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The UN 69th Celebration on Oct 19, 2014 featured a Rights-and-Activism themed luncheon at the UU Church with Panelists Shannon Biggs of Global Exchange and Bruce Knotts, Director of Unitarian-Universalist United Nations Office, Download the flyer and the program.

Following the panel there were breakout discussions at each table led by organizational representatives.

Each table was charged to come up with action items on its own particular topic. See results below.

Taking Action for
Human and Environmental Rights
co-sponsored by UU UNO SF and the UNA-SF Council of Organizations

Sunday, October 19, 2014
Unitarian Universalist Church and Center
1187 Franklin St., San Francisco

Discuss, Explore, and Participate

11:00 AM Church Service
12:15-2:30 Luncheon with panel and breakout discussions at each table. Attend morning service or afternoon luncheon or both.

Table Breakouts discussions until 2:30 pm led by Bay Area Human Rights leaders.
Group Table Discussion Topics and Facilitators:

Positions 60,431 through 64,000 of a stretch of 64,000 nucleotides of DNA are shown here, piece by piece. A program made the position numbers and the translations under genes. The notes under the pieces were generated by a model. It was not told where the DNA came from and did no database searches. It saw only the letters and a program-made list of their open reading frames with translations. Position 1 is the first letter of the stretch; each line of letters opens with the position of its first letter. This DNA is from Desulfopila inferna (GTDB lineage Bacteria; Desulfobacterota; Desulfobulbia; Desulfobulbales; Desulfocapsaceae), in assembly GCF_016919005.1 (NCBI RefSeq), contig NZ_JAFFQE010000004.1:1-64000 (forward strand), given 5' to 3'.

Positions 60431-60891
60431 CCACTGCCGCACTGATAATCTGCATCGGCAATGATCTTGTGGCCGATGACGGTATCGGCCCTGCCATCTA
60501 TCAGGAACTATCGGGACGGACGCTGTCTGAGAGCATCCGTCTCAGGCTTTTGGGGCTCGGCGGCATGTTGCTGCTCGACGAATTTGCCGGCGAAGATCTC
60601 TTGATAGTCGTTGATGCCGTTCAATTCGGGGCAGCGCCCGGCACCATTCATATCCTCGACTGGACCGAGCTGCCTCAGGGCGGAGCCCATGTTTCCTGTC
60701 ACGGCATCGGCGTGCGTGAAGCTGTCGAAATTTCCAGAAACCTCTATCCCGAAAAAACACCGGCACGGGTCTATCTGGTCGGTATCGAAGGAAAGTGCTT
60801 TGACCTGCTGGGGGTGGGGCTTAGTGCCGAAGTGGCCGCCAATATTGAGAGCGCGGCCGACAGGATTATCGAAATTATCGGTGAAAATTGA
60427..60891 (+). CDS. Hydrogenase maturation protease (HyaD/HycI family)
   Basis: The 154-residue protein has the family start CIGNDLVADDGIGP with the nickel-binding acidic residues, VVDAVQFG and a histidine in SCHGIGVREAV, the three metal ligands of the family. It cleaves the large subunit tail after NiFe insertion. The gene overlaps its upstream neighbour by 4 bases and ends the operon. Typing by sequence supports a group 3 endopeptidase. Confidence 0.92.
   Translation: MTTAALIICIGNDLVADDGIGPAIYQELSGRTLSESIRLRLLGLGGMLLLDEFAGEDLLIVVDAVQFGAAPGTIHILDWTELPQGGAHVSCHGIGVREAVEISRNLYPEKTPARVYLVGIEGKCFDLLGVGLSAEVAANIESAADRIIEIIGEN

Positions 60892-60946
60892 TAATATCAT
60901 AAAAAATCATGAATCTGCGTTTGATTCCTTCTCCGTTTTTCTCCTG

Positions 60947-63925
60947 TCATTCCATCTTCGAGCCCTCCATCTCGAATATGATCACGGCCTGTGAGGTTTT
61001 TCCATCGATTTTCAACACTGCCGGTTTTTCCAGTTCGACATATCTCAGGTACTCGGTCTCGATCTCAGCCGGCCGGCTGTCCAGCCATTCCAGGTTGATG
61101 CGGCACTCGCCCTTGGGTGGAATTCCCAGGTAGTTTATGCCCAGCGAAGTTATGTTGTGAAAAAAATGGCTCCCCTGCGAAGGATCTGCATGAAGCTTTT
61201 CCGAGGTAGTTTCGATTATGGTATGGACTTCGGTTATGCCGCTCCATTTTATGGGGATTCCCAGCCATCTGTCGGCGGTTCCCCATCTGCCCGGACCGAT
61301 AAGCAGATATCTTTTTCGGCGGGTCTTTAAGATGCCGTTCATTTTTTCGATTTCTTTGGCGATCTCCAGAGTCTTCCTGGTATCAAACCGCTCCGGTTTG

1) Animal Welfare and the UN - connecting the dot with the abolishment of slavery. How can we persuade UN member states to sign an animal welfare charter rendering cruelty to animals unconstitutional everywhere? Table facilitator: Dr. John Spangenberg is a Wall Street investment banker and philanthropist. He runs an environmental stewardship portfolio including renewable energy finance, ecovillages and animal welfare transparency. Following St Francis he has dedicated himself to a life of humility and community service.

Discussion Summary: Animal welfare is an integrated part of the rights of "mother earth".

Recommendations for Action:
1. Vote No to Proposition 1 to divert water and reduce salmon fish stock to extinction.
2. Report on animal cruelty, education and transparency.
3. Endorse declaration of animal rights by all UN member states.

2) Climate Justice - The discussion will center on the effects of Climate Change on the environment and on the people who have contributed the least to Global Warming yet who are already feeling most of the effects.
Table facilitator: Larry Danos is the Environmental Coordinator for the San Francisco Unitarian Universalist Church with community organizations and a Member of UU United Nations Office Climate Coalition. He maintains contact with various environmental organizations (350SF, 350BA, Food & Water Watch, Sunflower Alliance, et.al.) in the Bay Area and reports to the Church’s Green, UUs for Peace and Justice, UU-United Nations Office and SF 99% Coalition committees regarding environmental actions, events and meetings.

Recommendations for Action:
* We have individual responsibility to minimize our impact on the environment and to make informed conscious decisions as consumers.